Electric impulse clock, made by James Searle, Melbourne, 1931. Commissioned by Melbourne clock collector John Askew to demonstrate the use of the Hipp principle in timekeeping.

Mathias Hipp of Germany designed an electrical impulse clock in the 1830s in which the pendulum received an electro-mechanical impulse only when its swing had decreased sufficiently to trigger an electromagnet. The pendulum drove a ratchet wheel which in turn drove the clock train. Clocks designed to the Hipp principle continued to be used as master clocks into the 20th century.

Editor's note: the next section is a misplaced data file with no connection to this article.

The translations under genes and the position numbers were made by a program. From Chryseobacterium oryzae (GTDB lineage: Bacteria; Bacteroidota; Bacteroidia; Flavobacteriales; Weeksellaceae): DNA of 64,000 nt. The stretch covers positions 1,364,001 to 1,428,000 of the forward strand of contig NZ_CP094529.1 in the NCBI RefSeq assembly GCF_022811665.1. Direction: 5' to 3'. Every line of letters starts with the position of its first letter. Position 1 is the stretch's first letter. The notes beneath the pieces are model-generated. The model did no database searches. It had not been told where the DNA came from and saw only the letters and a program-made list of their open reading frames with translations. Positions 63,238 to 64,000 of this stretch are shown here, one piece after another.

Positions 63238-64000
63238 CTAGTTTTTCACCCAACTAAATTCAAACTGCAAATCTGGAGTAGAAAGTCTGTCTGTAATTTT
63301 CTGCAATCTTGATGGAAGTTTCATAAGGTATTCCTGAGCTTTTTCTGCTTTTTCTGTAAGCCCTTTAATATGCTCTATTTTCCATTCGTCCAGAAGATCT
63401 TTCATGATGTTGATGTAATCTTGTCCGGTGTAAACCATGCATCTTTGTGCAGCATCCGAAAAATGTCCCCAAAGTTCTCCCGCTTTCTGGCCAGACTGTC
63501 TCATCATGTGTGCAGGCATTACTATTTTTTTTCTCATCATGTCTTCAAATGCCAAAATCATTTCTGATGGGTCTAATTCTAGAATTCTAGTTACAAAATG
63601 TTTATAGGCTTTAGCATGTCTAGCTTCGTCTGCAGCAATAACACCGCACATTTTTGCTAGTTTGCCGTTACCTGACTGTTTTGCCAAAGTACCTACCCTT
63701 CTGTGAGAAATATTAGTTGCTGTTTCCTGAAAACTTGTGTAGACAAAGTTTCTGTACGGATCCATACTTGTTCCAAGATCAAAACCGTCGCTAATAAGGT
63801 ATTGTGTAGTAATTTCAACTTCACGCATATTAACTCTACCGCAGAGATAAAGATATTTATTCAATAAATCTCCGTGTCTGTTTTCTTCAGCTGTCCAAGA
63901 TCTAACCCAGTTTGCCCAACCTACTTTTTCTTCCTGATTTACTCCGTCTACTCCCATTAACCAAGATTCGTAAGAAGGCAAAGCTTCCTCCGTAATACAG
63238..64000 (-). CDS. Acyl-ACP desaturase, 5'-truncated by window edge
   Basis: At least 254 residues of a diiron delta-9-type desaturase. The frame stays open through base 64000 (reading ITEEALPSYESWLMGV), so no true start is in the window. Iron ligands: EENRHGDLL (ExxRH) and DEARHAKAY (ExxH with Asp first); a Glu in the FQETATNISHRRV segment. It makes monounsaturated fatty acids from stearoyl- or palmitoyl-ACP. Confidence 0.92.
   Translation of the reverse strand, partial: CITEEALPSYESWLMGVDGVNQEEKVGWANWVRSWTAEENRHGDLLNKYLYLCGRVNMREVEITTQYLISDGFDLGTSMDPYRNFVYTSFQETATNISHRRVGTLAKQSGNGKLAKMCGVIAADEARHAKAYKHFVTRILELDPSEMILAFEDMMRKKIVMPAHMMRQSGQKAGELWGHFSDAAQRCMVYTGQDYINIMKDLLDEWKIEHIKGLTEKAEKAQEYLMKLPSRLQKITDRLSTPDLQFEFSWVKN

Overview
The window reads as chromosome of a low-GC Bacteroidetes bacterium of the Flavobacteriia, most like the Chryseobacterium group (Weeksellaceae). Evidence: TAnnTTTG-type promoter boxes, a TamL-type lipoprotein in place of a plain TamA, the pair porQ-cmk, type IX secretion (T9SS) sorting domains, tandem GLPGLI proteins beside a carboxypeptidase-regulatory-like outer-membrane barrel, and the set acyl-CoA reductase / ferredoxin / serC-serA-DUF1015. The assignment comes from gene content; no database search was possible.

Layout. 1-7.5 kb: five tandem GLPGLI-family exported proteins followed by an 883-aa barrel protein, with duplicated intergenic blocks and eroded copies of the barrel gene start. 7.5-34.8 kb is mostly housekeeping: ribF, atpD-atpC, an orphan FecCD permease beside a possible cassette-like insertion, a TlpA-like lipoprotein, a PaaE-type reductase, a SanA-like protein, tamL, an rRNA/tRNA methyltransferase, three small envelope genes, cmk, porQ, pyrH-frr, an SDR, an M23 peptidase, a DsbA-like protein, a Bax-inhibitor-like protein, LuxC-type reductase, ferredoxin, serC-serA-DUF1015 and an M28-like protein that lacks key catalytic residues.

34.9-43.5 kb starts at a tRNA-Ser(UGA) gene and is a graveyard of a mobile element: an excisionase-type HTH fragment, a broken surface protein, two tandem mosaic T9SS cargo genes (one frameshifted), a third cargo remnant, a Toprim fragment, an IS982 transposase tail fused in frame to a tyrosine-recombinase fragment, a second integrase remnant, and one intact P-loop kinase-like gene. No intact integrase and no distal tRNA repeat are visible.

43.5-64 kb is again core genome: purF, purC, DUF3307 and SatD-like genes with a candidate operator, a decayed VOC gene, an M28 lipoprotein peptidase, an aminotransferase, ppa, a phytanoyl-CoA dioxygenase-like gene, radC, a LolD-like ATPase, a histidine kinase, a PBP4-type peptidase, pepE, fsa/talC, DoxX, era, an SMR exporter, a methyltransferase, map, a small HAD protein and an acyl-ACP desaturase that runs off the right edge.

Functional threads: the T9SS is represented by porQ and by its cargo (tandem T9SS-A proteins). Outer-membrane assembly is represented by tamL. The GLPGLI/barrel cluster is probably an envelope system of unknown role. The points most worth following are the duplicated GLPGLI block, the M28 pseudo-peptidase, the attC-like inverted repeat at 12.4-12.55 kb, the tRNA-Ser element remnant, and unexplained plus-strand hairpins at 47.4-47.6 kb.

Physical Description

Clock mechanism is suspended on a polished backboard. Electric impulse movement.

More Information